1. These pieces that I write every week aim to pass on some tiny, condensed bit of information to engineering professionals. The amazing thing, however, is that I get far more learning passed back to me from your comments. Thank you.
2. Negotiating is always a thorny topic, but I can guarantee that if you haven’t already utilised the techniques that I have outlined below, you can now make yourself a few thousand additional dollars a year. And for your firm, millions of dollars - real dollars. I believe most of us engineering professionals don’t negotiate enough. We accept the status quo when purchasing or selling something. In our quantitative minds, we accept that the price must be right as it is generally set by others “who know better”. Or we believe it is unprofessional and demeaning to “haggle” over an item. And we often believe that it is about a win-lose scenario - if you beat the price down sufficiently, the other party loses. But believe me, even in established department stores, with a supposedly rigid pricing structure, you can negotiate if you have a reason (imperfections in goods, out of date goods, no spares available). People are looking for reasons to give you a great deal. And a better price. Obviously, you have to justify the reason for the lower price. Simply applying the battering ram approach and demanding a lower price isn’t going to be successful. It is critical to understand the other person’s point of view almost as well as your own – ensure you are clear about what he/she wants and then look for alternatives to the standard solutions. I remember a university exercise, many years ago, in which my classmates and I were split into two groups/tribes. We were living on an island and had to negotiate over a crate load of oranges that had washed up onto the island. The crate load of oranges was crucial for the survival of the group – less than this was not adequate to prevent death, so a compromise seemed impossible. But we had not clarified exactly what each party really wanted – we had assumed that the other tribe needed it for the same reason that we did. It turned out that the one tribe needed the orange skins and the other the flesh of the oranges. Inevitably, the brute force, winner takes all strategy simply didn’t work. But if we had gone to the trouble to understand the other party…….
There is definitely no point in destroying the other party in negotiations. It is better to protect their interests, particularly if you are looking for a long term relationship – otherwise it may come back to haunt you. We were the consultants to the construction of a power station. The client was tough and wasn’t prepared to tolerate any relaxation of the original contract terms (delays in delivering the power station occurred due to unexpected wet weather and labour disputes). The contractor ended up with particularly severe terms in the negotiations for liquidated damages and went out of business shortly afterwards. This resulted in a power station that had to be completed by someone else at an enormously increased cost and with huge delays.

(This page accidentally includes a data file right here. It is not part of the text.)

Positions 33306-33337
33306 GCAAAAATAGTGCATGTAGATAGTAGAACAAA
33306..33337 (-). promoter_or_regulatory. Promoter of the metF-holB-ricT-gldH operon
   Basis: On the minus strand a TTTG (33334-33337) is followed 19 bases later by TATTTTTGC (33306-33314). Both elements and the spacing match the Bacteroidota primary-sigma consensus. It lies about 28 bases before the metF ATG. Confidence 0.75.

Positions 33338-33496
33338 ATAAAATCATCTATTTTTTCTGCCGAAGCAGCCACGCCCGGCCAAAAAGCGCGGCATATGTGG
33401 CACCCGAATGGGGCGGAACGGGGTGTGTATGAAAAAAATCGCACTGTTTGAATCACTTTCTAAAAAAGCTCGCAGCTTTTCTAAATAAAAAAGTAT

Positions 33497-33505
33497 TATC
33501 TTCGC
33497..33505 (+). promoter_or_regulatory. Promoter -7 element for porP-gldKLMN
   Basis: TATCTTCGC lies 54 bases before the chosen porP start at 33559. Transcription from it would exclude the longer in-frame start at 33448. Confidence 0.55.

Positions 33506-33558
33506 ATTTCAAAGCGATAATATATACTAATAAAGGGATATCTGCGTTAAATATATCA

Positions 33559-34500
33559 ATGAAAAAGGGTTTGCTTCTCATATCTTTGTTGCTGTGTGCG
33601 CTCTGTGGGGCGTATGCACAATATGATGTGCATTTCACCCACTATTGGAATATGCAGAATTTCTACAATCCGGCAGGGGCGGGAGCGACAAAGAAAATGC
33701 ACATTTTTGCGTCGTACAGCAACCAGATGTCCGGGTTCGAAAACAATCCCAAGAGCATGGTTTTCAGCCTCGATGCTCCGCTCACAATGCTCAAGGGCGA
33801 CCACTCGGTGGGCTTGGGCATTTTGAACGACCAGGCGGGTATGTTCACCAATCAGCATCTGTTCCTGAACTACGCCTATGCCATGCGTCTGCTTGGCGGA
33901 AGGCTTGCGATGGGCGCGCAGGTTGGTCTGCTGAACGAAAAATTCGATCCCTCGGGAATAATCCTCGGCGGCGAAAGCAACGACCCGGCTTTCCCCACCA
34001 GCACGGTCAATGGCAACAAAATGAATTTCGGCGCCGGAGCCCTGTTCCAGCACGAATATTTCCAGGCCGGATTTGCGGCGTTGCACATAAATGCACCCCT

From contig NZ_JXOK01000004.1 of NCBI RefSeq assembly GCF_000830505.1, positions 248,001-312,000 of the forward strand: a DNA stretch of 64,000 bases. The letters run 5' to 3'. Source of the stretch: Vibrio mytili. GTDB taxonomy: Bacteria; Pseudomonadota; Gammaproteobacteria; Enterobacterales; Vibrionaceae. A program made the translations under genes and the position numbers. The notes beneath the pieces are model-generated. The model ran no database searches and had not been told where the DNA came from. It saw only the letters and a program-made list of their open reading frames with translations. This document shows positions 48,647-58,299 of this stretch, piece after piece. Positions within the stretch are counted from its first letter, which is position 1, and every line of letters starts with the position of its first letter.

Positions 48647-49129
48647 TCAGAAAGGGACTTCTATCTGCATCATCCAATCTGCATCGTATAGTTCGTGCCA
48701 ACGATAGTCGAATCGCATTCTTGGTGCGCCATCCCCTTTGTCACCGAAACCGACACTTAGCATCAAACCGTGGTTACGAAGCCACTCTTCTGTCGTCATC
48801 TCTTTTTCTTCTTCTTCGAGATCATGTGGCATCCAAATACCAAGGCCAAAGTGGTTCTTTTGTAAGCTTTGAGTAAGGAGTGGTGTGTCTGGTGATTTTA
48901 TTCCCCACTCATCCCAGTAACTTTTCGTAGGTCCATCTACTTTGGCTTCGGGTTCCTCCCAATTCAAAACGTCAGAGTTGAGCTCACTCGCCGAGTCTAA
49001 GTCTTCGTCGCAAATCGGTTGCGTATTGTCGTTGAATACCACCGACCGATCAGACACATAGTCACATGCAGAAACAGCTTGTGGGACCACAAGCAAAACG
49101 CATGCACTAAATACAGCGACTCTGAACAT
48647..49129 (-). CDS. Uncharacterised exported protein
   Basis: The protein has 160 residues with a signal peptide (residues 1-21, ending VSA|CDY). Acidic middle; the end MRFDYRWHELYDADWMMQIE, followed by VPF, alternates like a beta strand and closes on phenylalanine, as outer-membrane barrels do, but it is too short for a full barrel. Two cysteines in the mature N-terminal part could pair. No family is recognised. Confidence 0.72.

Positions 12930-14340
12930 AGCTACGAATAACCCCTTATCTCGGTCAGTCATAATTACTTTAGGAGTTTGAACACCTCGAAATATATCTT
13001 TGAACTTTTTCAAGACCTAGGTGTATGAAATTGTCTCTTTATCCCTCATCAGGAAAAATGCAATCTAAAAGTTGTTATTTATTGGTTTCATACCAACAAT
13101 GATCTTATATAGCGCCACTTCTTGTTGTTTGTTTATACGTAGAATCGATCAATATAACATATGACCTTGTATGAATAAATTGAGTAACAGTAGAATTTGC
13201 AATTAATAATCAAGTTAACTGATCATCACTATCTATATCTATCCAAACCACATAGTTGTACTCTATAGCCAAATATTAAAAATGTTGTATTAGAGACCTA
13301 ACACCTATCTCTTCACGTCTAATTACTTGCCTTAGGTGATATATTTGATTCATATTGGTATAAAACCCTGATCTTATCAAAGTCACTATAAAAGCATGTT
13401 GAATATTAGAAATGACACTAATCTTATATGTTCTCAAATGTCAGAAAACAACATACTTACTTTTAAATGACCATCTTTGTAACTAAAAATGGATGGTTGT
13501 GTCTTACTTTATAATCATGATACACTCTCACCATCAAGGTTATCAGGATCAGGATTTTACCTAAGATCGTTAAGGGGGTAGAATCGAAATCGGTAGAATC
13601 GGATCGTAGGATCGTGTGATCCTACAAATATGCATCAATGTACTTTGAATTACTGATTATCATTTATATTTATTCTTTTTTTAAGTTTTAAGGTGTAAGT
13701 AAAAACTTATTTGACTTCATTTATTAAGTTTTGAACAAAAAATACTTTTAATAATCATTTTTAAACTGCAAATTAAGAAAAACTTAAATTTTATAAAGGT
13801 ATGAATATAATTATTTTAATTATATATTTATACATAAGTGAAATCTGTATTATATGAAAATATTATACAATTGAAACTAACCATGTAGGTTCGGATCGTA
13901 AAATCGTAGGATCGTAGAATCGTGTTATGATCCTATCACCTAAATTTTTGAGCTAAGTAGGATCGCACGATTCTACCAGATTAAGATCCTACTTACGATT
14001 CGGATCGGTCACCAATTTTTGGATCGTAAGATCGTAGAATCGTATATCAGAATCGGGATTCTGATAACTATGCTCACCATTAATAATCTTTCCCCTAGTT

A few proven techniques with negotiating – no matter whether you are the buyer or seller:
• Avoid an adversarial – you-lose-I-win approach
• Build trust and co-operation - work as partners
• Try and uncover hidden issues when listening to the other party.
• Research your position and that of the other party thoroughly and work out possible solutions before you negotiate.
• Communicate your position clearly and simply and make sure the other party understands you. Clarify your understanding of the other party’s requirements. Indicate a proven commitment to coming to a win-win solution - What do you have that the other party wants? What can you give away at minimal cost to yourself, but which is worth a lot to the other party?
• Reframe the problem so that it is solvable by a win-win solution. What compromises are possible?
• Wait in silence when you have stated your price - do not talk.
• Look for solutions by “expanding-the-pie.”
• Write down the final agreement and confirm this is what has been understood
As far as negotiation goes, William Shakespeare’s advice (in Much Ado about Nothing) from the 1500’s is timeless, insofar as trusting a third party when interpreting a situation:
Friendship is constant in all other things
Save in the office and affairs of love:
Therefore all hearts in love use their own tongues;
Let every eye negotiate for itself
And trust no agent.
yours in engineering learning
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